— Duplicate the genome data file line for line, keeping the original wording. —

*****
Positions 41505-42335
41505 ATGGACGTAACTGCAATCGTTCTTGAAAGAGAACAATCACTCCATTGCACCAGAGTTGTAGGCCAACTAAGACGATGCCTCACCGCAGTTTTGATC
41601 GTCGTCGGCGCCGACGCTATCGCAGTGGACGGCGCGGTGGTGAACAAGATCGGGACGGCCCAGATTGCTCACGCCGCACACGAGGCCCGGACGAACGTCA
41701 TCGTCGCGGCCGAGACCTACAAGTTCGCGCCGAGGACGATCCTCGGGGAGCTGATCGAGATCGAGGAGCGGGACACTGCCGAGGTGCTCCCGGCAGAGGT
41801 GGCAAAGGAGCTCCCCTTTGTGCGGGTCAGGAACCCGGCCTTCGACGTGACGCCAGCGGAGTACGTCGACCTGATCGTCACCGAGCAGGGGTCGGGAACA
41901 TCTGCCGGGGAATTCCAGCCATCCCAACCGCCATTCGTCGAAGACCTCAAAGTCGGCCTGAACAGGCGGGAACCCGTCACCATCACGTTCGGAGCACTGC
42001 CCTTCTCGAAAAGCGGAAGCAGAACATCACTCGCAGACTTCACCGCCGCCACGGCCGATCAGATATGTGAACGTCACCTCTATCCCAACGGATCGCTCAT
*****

Positions 41505-42335
41505 ATGGACGTAACTGCAATCGTTCTTGAAAGAGAACAATCACTCCATTGCACCAGAGTTGTAGGCCAACTAAGACGATGCCTCACCGCAGTTTTGATC
41601 GTCGTCGGCGCCGACGCTATCGCAGTGGACGGCGCGGTGGTGAACAAGATCGGGACGGCCCAGATTGCTCACGCCGCACACGAGGCCCGGACGAACGTCA
41701 TCGTCGCGGCCGAGACCTACAAGTTCGCGCCGAGGACGATCCTCGGGGAGCTGATCGAGATCGAGGAGCGGGACACTGCCGAGGTGCTCCCGGCAGAGGT
41801 GGCAAAGGAGCTCCCCTTTGTGCGGGTCAGGAACCCGGCCTTCGACGTGACGCCAGCGGAGTACGTCGACCTGATCGTCACCGAGCAGGGGTCGGGAACA
41901 TCTGCCGGGGAATTCCAGCCATCCCAACCGCCATTCGTCGAAGACCTCAAAGTCGGCCTGAACAGGCGGGAACCCGTCACCATCACGTTCGGAGCACTGC
42001 CCTTCTCGAAAAGCGGAAGCAGAACATCACTCGCAGACTTCACCGCCGCCACGGCCGATCAGATATGTGAACGTCACCTCTATCCCAACGGATCGCTCAT